Chuya Yaku is a Kichwa community in Ecuador located in the heart of the Amazon. Their cacao growing efforts are preventing deforestation in the rainforest.
Even though resources are being exploited and creating a negative impact on surrounding communities, the majority of Kichwa people still would choose to have road access rather than being secluded in the jungle. On our way down to Chuya Yuku, we saw at least ten illegal logging access points, half a dozen trucks carrying oil and brand new Volkswagon bus-full of workers to aid in the extraction of oil.
Having an open dialogue about the communities’ experiences and hardships with cacao production was invaluable. They told me stories of how they continually get taken advantage of by greedy intermediaries, sometimes only getting 30 cents per pound of cacao. The intermediaries are buying cacao to sell to Nestle or other large chocolate corporations and are only concerned with the bottom line. The farmers also face diseases that infect their cacao pods, diseases like Monilia, that infect and rot the cacao pod.
The cultivation of cacao offers a symbiotic solution with the rainforest and its people. It has the potential to bring a more holistic level of prosperity to the community and region without destroying their complex ecosystem.
When I first spoke with the farmers, they wanted to know who was going to buy their cacao at a fair price if they spent the time to nurture their heirloom varietals.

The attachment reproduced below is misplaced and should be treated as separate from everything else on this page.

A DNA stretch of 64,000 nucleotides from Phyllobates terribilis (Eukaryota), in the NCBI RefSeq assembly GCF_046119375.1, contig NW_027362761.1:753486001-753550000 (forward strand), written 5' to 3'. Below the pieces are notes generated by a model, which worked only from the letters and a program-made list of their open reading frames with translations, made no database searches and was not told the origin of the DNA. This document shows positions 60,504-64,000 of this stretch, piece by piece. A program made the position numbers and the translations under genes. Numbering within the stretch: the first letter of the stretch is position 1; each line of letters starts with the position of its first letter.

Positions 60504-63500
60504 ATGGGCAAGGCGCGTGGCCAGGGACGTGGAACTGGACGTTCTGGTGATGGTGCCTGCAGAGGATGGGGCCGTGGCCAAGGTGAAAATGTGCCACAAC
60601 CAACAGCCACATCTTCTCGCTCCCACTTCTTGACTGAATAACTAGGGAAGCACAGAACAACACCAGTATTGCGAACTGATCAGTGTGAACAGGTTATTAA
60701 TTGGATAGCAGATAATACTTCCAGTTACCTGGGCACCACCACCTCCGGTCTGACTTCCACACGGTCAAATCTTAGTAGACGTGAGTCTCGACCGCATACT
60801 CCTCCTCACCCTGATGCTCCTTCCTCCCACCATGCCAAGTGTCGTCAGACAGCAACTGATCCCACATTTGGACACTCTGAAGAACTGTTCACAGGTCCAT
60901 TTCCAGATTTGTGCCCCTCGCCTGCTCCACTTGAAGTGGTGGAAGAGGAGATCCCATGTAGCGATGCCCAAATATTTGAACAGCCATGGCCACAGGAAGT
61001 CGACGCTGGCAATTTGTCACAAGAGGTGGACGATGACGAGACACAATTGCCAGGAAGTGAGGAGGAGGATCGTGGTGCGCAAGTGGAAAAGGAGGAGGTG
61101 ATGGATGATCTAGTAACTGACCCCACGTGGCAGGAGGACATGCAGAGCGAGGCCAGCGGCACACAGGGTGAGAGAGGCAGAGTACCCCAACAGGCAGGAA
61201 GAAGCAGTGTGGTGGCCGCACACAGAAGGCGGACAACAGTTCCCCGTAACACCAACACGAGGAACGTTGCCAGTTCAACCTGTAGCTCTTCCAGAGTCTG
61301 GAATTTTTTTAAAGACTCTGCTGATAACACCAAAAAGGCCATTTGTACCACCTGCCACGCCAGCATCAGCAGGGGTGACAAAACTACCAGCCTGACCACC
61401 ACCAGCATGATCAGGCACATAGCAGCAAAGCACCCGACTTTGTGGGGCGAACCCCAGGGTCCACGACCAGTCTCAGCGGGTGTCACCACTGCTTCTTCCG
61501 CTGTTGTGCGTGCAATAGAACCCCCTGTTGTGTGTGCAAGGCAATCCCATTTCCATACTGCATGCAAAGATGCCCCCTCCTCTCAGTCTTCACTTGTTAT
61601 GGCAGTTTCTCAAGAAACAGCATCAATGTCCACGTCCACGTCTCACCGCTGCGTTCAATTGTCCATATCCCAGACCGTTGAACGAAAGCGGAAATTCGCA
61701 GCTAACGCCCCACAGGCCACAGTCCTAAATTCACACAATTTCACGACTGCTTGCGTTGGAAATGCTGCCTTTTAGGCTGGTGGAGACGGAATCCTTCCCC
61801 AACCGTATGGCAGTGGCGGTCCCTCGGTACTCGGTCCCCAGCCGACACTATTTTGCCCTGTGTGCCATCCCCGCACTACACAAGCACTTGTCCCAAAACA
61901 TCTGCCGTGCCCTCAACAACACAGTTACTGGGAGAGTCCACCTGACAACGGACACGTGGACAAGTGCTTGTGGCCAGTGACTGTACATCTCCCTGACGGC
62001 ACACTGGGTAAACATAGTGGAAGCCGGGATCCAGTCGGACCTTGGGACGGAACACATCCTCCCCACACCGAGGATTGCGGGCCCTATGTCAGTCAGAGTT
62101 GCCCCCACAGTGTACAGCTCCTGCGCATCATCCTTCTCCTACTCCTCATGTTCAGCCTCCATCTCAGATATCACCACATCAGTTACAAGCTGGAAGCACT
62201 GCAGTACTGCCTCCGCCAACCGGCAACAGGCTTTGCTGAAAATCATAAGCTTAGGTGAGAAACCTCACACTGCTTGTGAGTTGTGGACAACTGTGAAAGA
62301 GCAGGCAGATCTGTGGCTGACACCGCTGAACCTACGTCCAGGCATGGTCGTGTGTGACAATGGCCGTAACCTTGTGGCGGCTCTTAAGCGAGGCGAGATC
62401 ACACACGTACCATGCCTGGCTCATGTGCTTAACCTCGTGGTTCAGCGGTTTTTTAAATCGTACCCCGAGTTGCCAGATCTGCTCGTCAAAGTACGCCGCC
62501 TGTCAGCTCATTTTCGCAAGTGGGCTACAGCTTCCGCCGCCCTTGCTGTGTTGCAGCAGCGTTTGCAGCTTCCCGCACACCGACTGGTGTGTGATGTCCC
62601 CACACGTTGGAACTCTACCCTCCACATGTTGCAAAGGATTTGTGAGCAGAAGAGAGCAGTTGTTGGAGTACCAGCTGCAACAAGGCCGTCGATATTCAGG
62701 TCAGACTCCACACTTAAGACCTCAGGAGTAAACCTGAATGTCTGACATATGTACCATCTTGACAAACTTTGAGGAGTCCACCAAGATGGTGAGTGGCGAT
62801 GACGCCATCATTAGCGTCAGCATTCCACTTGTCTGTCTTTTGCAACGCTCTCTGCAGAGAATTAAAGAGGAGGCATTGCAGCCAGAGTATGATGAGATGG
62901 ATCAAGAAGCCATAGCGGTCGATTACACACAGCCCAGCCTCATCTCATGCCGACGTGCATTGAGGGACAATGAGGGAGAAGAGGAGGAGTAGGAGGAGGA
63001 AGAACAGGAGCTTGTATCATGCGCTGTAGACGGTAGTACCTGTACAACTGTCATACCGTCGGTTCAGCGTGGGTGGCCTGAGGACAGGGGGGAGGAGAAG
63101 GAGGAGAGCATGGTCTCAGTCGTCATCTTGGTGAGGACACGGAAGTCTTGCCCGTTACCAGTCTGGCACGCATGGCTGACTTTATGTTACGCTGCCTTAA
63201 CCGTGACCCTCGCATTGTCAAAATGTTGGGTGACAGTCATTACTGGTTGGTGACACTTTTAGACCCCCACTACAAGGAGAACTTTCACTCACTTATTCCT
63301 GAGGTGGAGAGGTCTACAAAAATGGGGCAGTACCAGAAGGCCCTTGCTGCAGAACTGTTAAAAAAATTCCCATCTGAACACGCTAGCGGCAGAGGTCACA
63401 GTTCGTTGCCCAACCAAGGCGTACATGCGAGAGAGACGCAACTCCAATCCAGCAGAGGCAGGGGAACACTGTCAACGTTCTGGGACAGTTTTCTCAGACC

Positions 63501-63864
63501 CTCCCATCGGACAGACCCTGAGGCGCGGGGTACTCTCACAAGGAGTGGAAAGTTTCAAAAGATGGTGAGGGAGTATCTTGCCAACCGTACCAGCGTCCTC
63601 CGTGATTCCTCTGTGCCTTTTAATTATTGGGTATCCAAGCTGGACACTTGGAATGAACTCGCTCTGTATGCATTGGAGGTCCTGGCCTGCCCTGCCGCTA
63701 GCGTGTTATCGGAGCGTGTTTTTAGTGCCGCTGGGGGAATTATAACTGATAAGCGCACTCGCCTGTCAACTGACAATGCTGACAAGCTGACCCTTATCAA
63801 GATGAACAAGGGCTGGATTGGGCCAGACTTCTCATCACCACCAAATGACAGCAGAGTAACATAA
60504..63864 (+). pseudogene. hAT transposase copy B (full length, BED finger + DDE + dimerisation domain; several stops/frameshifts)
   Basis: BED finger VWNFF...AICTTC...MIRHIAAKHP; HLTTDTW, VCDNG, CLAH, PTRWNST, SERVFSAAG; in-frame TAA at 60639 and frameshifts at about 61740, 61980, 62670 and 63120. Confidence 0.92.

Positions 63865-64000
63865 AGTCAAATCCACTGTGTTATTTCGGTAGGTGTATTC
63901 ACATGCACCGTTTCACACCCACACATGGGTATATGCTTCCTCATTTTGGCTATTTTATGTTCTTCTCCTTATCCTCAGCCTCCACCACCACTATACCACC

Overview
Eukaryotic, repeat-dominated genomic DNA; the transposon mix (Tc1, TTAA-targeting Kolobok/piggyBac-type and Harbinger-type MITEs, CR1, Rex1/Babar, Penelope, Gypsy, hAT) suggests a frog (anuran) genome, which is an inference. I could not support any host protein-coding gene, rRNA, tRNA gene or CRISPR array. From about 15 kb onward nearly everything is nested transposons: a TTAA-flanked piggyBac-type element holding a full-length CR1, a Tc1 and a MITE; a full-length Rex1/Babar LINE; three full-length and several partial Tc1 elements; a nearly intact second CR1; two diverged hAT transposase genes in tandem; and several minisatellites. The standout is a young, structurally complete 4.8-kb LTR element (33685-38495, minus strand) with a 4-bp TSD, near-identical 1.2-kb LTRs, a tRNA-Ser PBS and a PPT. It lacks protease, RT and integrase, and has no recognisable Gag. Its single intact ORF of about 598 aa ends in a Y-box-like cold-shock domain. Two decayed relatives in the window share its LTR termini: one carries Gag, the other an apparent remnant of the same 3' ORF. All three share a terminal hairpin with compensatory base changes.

They wanted to know how to prevent their cacao from diseases.
They wanted to know how many kilos of cacao they needed to produce to be able to have control of the price of their cacao.
They wanted to trust that caring for their plants was worth it in order to support their families.
They wanted to know how they could afford building a fermentation and drying center for processing the cacao to sell higher quality product.
Some cultures in what was once Mesoamerica have a special history with cacao, but in these jungle communities cacao is a fruit, like papaya or mango. The Kichwa do not have a history of making cacao into chocolate, so when they heard that I was going to teach them how to make chocolate they were very excited.
The first day we brought gas into the community and got the generator working to run the Chocolate Refiner and we made chocolate together. Everyone stuck their heads in to see the stone wheels grinding the cacao. When the chocolate was smooth enough, we filled a giant cauldron with milk, sugar and chocolate. Everyone sipped happily as we filled and refilled each other’s cup.